Nobel laureate, Prof. Wole Soyinka, has faulted the recently amended National Broadcast Commission (NBC) code.
Soyinka in a statement on Tuesday described the new code as economic sabotage aimed at thousands of practitioners in the country.
“I think it is about time the government come out openly and admit that it has declared war against the Arts and its producers, instead of its present tactics of piecemeal attrition,” Soyinka said.
“Just when we were reeling from the action of the Ministry of Youth and Development in joining hands with book pirates by providing a free-loading portal for the works of Nigerian authors, among others, along comes a new regulatory hit against the cinema and video enterprise, and its operators.
“Let me quickly utilise the opening of this new flank to commend the Director-General of the Nigerian Copyright Commission for his prompt attention to the complaint by Nigerian authors.”
He added that some of the regulations restrict intellectual property rights with who they choose to work with.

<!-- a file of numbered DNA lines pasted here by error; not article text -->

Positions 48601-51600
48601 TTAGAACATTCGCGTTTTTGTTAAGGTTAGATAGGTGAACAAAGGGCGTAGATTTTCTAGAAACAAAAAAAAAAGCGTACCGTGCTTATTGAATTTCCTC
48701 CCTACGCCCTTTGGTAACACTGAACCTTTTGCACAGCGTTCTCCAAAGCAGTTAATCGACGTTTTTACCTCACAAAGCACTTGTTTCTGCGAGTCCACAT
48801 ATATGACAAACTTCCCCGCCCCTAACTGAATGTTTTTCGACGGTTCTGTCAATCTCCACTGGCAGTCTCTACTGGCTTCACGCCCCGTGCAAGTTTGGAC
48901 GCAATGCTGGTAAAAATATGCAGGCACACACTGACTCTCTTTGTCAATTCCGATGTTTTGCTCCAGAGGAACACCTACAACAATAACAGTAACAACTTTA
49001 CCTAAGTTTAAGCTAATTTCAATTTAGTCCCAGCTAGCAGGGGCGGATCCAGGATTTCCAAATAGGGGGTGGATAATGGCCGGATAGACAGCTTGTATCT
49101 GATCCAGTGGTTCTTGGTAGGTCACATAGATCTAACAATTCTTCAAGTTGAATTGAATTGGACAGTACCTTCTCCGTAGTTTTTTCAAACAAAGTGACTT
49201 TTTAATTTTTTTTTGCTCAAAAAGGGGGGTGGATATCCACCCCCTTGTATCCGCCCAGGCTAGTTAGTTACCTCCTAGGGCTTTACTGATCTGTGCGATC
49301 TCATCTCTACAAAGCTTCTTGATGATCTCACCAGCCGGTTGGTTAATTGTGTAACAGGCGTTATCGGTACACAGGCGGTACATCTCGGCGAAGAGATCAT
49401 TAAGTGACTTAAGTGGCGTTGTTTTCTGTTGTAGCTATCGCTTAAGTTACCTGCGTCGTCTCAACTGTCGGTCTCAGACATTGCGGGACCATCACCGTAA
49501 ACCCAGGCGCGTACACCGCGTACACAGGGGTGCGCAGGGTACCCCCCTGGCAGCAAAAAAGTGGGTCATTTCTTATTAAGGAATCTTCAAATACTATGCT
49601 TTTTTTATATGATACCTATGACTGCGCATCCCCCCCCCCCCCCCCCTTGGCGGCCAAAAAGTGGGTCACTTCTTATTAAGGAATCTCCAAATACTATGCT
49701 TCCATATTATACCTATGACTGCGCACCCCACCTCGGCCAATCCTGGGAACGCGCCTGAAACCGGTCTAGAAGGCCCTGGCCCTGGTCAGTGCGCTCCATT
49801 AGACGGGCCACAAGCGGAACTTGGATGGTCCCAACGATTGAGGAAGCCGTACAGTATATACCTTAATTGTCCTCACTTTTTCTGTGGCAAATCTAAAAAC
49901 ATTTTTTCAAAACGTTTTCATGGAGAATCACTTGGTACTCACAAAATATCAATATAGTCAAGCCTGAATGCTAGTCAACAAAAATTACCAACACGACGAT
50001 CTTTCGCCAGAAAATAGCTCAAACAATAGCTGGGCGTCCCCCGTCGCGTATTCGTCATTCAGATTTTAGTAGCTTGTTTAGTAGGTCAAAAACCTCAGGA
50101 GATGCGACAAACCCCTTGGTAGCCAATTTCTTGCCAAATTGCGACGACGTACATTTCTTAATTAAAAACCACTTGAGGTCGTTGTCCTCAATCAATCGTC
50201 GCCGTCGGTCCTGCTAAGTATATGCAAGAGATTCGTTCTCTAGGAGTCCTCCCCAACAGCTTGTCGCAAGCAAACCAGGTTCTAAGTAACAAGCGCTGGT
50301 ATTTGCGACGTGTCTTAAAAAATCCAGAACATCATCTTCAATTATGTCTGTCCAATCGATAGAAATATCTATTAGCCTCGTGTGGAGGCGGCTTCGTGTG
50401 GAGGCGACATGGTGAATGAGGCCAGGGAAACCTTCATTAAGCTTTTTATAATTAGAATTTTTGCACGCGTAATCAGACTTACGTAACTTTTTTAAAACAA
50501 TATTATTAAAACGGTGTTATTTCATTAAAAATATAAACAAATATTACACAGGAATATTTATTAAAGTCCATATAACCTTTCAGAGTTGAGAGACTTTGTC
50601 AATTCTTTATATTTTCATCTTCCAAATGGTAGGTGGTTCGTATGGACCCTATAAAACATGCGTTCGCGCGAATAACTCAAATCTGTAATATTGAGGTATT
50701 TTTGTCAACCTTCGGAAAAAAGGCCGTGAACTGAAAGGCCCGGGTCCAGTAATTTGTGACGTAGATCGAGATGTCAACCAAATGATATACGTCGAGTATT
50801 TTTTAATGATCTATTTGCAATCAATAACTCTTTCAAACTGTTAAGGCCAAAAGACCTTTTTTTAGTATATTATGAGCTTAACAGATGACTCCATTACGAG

“And now it is the turn of a sister industry to be placed under siege! I have just read excerpts of the newly proposed NBC broadcasting code and become aware of some potentially dangerous aspects of the code. Whilst one concedes that some of the regulations are well-intentioned, I shudder to imagine unintended consequences such as backhanded censorship in the age of digital media,” he said.
“These restrict intellectual property rights and their scope of exploitation with whomsoever one chooses to collaborate. It is economic sabotage writ large, directed against thousands of practitioners. Regulatory? This is strangulatory in effect!
“Several practitioners’ voices have been raised in protest. For one such insider’s detailed and passionate exposition on the deleterious provisions of this Code, I shall draw particular attention of policymakers to Chris Ihidero’s Why Does the NBC Want to Kill Local Content in Nigeria?
“If I may invoke a contemporary tragic image to render graphically what Ihidero and others have pleaded on behalf of both creators and consumers of this artistic productivity:
“Let government kindly take its knee off the neck of this industry. Please – let it breathe!”